Remember that stiffness we talked about earlier? Well, it’s not just in the upper, the outsole is the most rigid and dense of any Nano as well; probably in part due to the thickness of it. The heel is near in-compressible, making power delivery and landings the best yet. Lateral stability has always been good, but this time it’s excellent with the addition of the new TPU heel cup and the midsole’s new shell. I’ve always thought Nano’s were some of the best platforms for lifting, but the Nano 7.0 really takes the cake. You’ll never second guess a lift or landing because of lack of footing. They’re still flat as can be, so powerlifting movements have never been better; which seeing as how all the powerlifting shoes were discontinued, makes sense now. Personally, I try to not spoil myself by lifting in Oly shoes and the Nano 7.0’s make me not miss them at all.

Where the Nano also shines is the new redesigned outsole pattern and material. Meta-split grooves carry over from the previous models, giving your toes a little more flexibility to splay. The multi-directional tread pattern has been reworked, but I think the tackiness of the outsole is what gives the 7.0’s such sure footing. It’s a little gummy in feeling, compared to the standard rubber on the previous models. You might not notice the Rope-Pro, but it’s there and it is the best version yet. This year, they ditched the traditional spikes for a ribbed pattern across the middle of the outsole, but it does an insanely good job of holding onto the rope when climbing. From asphalt to the platform, the Nano 7.0’s have the best grip yet.

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Lifting, check. Grip and rope climbs, check. Running..?

The Nano 6.0’s were so good because you could actually run in them too.  Sure, there are better running shoes, but none of which you can lift in as well. What makes the 7.0’s such great lifting shoes, makes them horrible running shoes, probably the worst yet. Imagine what running in clown shoes would feel like and you’ve pretty much pictured running in Nano 7.0’s. The overall flexibility and comfort of the shoe took a big hit with the “improvements” to the upper and outsole. I don’t think even the best running coaches could help you efficiently run in the Nano 7.0’s. Even if you pose run, the forefoot isn’t very flexible and the upper is uncomfortable and heel strikers will get wrecked because the heel is so dense. I did a running workout with some snatches in between and my IT bands and TFL’s were wrecked for days afterwards.

Any other type of plyometric exercises are just passable. Thankfully, since the shoes are so rigid, they’re also very responsive. Box jumps felt sure enough, though landings were a little hard. Burpees are a little rough on the way up because of the inflexibility of the shoe. Double unders weren’t bad at all and my plantar fascias never got the “burn” even after a few hundred of them. All things the Nano 7.0 do well, but not nearly as good as it’s predecessor. Weight is so similar it’s almost not even worth noting. I weighed the 7.0’s at 11.8 oz and the 6.0’s at 11.4oz for a men’s size 10.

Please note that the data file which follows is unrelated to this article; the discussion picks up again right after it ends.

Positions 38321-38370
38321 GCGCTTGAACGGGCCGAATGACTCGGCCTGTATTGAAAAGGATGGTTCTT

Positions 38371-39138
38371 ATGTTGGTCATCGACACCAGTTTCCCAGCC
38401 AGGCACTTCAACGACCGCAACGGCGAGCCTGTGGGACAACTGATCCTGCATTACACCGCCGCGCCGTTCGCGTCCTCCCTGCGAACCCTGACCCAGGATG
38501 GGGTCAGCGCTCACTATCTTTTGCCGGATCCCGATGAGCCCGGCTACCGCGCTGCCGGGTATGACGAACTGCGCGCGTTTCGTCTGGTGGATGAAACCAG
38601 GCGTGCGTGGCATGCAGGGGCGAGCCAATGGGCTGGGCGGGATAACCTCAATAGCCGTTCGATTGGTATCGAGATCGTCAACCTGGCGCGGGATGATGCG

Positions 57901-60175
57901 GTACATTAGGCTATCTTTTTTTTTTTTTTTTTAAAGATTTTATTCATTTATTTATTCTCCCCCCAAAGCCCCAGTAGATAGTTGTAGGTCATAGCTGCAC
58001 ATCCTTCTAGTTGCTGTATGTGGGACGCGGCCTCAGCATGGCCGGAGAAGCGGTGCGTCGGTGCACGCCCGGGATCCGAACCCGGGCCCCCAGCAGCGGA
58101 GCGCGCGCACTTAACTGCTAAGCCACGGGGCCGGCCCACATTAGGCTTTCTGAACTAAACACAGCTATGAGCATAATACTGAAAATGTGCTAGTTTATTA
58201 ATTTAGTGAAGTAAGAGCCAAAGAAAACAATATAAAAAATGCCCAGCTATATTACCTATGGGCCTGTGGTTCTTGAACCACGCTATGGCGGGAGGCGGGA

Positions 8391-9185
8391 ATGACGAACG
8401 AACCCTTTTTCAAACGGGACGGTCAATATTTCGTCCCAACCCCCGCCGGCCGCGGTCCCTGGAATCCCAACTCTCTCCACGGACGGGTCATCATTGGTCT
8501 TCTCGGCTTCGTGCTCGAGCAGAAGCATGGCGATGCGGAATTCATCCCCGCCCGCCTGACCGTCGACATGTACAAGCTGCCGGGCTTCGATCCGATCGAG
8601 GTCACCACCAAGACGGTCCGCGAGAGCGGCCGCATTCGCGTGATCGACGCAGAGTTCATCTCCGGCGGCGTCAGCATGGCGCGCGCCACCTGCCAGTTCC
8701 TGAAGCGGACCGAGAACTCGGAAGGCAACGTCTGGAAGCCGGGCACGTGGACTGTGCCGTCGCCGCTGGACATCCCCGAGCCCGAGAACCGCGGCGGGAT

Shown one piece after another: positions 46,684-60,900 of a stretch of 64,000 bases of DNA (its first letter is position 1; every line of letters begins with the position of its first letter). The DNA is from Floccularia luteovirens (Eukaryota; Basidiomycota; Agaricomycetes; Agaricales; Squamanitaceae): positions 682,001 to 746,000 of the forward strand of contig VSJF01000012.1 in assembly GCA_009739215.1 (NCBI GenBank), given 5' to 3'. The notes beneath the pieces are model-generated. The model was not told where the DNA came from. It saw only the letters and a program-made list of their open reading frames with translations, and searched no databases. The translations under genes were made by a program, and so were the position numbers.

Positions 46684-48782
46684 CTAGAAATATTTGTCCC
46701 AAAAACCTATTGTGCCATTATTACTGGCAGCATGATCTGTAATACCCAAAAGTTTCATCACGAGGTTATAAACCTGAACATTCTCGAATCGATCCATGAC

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Value & Conclusion:

One thing that hasn’t changed, and probably will never change is the price of the shoe. Nano 7.0’s retail for $130 and right now, while the 6.0’s are still for sale, I don’t know if I could recommend them over the less expensive 6.0. What really hurts the Nano 7.0’s is that the 6.0’s were just SO good; I’m talking about one of my favorite pairs of training shoes of all time good. If you’re a powerlifter or globo gym person (both of which probably would’t even be looking at CrossFit shoes), the Nano 7.0’s would be a better performer. Don’t get me wrong, the 7.0’s are still an excellent training shoe, as every Nano was before it. As a complete CrossFit shoe, the Nano 7.0’s are just not as good as the 6.0’s. 

I can appreciate the work that Reebok is continually putting in to make their shoe the best, but I feel like the 7.0’s might have been rushed out a little bit. The enhancements detract too much from the overall experience. Historically, the odd numbers in the Nano line up have been the odd ones out that people don’t really care for, and the even models people love. It’s kind of like when Apple decides to release a new iPhone, but then corrects all the faults with the “S” model. Maybe Reebok has something else in store for this year that might be an alternate model to the Nano line up. As it is right now, the Reebok CrossFit Nano 7.0’s are great lifting shoes, just not the best CrossFit shoes.

Get your Nano 7.0’s here!

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17 comments

  1. As always a truly honest and objective review. I have read reviews from other web sites where the review has nothing but praise for the manufacturer. Thank you for calling it like it is Joel.
    I hope we se a resurgence of the design that made the nano 6.0 so great in 2018.

    1. Hey Luis, thanks for reading, I appreciate the kind words! Let’s hope Reebok has an ace up their sleeve for this year…*hint hint*

  2. I tried on the Nano 7s today at a Reebok outlet. Still feels like my right foot is bumping the end of the shoe even though it isn’t. Very odd thing for me. Doesn’t happen with “street shoes”.